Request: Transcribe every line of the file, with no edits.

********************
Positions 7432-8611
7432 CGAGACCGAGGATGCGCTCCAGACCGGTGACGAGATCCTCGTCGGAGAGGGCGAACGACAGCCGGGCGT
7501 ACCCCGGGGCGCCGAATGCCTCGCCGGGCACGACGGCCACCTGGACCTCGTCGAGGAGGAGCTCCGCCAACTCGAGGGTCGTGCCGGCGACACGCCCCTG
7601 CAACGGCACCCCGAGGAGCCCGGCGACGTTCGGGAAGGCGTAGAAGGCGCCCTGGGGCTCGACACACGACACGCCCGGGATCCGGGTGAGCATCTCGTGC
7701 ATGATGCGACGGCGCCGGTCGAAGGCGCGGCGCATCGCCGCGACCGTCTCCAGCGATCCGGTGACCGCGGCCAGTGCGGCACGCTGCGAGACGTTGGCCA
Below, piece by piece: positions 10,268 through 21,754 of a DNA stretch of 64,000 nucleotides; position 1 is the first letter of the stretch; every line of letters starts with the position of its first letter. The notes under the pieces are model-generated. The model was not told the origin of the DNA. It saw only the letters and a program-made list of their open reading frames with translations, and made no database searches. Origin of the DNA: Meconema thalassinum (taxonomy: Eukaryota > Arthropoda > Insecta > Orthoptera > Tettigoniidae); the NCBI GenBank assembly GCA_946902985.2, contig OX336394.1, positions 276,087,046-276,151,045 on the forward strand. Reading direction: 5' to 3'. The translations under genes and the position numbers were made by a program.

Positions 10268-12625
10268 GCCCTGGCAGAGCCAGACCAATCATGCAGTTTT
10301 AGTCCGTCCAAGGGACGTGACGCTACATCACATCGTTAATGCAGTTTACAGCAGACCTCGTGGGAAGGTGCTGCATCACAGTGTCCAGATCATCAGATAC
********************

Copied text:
Positions 7432-8611
7432 CGAGACCGAGGATGCGCTCCAGACCGGTGACGAGATCCTCGTCGGAGAGGGCGAACGACAGCCGGGCGT
7501 ACCCCGGGGCGCCGAATGCCTCGCCGGGCACGACGGCCACCTGGACCTCGTCGAGGAGGAGCTCCGCCAACTCGAGGGTCGTGCCGGCGACACGCCCCTG
7601 CAACGGCACCCCGAGGAGCCCGGCGACGTTCGGGAAGGCGTAGAAGGCGCCCTGGGGCTCGACACACGACACGCCCGGGATCCGGGTGAGCATCTCGTGC
7701 ATGATGCGACGGCGCCGGTCGAAGGCGCGGCGCATCGCCGCGACCGTCTCCAGCGATCCGGTGACCGCGGCCAGTGCGGCACGCTGCGAGACGTTGGCCA
Below, piece by piece: positions 10,268 through 21,754 of a DNA stretch of 64,000 nucleotides; position 1 is the first letter of the stretch; every line of letters starts with the position of its first letter. The notes under the pieces are model-generated. The model was not told the origin of the DNA. It saw only the letters and a program-made list of their open reading frames with translations, and made no database searches. Origin of the DNA: Meconema thalassinum (taxonomy: Eukaryota > Arthropoda > Insecta > Orthoptera > Tettigoniidae); the NCBI GenBank assembly GCA_946902985.2, contig OX336394.1, positions 276,087,046-276,151,045 on the forward strand. Reading direction: 5' to 3'. The translations under genes and the position numbers were made by a program.

Positions 10268-12625
10268 GCCCTGGCAGAGCCAGACCAATCATGCAGTTTT
10301 AGTCCGTCCAAGGGACGTGACGCTACATCACATCGTTAATGCAGTTTACAGCAGACCTCGTGGGAAGGTGCTGCATCACAGTGTCCAGATCATCAGATAC